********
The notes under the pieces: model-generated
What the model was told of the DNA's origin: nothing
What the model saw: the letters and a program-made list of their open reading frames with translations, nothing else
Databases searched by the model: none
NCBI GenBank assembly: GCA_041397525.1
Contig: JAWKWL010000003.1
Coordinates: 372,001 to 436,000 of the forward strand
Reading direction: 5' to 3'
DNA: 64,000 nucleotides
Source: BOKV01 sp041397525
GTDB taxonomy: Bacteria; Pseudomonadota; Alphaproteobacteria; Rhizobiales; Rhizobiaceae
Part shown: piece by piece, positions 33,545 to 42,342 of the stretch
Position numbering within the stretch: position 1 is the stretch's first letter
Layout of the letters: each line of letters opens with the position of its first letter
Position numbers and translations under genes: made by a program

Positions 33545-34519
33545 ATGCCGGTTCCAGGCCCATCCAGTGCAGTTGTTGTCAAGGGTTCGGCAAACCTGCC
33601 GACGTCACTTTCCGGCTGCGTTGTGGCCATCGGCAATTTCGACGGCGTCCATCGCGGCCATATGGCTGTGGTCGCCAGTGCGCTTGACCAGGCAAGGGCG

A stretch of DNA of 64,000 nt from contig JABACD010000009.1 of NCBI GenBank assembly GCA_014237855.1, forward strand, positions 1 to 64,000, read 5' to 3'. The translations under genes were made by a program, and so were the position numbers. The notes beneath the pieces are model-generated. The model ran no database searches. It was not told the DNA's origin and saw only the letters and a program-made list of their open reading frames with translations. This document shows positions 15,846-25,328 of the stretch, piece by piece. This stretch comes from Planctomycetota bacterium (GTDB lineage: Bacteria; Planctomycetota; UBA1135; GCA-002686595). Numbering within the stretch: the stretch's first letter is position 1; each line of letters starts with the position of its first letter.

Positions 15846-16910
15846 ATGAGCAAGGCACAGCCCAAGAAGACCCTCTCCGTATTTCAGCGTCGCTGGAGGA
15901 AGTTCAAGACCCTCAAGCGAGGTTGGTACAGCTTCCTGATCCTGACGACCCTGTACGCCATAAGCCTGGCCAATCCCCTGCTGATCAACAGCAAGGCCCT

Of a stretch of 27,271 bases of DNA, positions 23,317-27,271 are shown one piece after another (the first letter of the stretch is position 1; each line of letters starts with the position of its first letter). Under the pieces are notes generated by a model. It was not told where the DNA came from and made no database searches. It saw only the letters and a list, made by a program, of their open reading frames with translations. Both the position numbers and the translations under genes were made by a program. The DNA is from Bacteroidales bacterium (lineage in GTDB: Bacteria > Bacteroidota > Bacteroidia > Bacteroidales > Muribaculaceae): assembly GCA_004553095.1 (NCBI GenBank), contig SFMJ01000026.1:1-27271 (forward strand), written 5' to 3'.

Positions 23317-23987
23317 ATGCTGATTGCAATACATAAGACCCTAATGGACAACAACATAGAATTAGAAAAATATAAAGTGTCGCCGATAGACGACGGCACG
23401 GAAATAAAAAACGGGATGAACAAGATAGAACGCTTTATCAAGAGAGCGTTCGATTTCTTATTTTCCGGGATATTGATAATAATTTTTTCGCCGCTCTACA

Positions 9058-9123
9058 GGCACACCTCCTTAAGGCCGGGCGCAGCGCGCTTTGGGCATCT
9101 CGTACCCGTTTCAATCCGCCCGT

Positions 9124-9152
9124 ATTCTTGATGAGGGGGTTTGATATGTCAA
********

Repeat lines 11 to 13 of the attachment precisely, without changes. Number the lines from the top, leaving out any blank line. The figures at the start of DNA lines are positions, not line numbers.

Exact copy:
GTDB taxonomy: Bacteria; Pseudomonadota; Alphaproteobacteria; Rhizobiales; Rhizobiaceae
Part shown: piece by piece, positions 33,545 to 42,342 of the stretch
Position numbering within the stretch: position 1 is the stretch's first letter